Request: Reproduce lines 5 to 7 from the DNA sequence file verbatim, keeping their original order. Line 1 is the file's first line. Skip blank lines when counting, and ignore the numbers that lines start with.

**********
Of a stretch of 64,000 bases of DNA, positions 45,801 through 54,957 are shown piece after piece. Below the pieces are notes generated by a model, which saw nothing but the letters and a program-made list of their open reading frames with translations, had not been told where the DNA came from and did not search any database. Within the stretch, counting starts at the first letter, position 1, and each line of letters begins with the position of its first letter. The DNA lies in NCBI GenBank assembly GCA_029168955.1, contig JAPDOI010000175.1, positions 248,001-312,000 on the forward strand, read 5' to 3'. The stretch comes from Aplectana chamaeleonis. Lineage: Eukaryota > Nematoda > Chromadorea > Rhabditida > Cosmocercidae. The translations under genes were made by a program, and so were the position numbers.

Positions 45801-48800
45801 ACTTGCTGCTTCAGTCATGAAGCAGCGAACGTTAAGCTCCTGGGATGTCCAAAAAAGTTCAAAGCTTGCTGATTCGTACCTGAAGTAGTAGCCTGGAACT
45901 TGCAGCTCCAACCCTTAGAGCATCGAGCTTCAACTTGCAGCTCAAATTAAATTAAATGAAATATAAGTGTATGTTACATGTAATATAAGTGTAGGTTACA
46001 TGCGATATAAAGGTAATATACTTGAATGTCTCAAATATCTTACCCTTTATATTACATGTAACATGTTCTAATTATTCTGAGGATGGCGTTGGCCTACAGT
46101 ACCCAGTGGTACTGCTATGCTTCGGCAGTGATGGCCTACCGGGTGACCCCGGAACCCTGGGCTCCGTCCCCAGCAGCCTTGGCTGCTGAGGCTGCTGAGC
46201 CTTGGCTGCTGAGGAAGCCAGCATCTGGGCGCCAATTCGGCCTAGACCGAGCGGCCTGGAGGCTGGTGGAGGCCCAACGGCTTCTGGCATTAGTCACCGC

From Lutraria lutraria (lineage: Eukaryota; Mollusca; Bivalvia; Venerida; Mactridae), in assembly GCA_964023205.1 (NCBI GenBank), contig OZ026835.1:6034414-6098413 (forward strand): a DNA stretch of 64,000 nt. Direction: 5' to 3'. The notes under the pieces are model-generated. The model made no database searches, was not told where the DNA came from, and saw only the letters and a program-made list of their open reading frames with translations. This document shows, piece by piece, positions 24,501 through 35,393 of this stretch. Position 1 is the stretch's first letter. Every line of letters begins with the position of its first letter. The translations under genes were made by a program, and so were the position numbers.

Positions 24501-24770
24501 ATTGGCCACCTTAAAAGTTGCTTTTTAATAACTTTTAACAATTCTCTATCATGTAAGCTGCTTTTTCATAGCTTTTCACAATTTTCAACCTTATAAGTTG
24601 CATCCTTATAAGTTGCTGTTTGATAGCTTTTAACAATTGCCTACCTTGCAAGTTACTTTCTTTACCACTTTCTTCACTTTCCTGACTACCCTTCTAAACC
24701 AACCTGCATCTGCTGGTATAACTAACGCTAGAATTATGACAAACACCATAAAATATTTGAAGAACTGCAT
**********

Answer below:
46001 TGCGATATAAAGGTAATATACTTGAATGTCTCAAATATCTTACCCTTTATATTACATGTAACATGTTCTAATTATTCTGAGGATGGCGTTGGCCTACAGT
46101 ACCCAGTGGTACTGCTATGCTTCGGCAGTGATGGCCTACCGGGTGACCCCGGAACCCTGGGCTCCGTCCCCAGCAGCCTTGGCTGCTGAGGCTGCTGAGC
46201 CTTGGCTGCTGAGGAAGCCAGCATCTGGGCGCCAATTCGGCCTAGACCGAGCGGCCTGGAGGCTGGTGGAGGCCCAACGGCTTCTGGCATTAGTCACCGC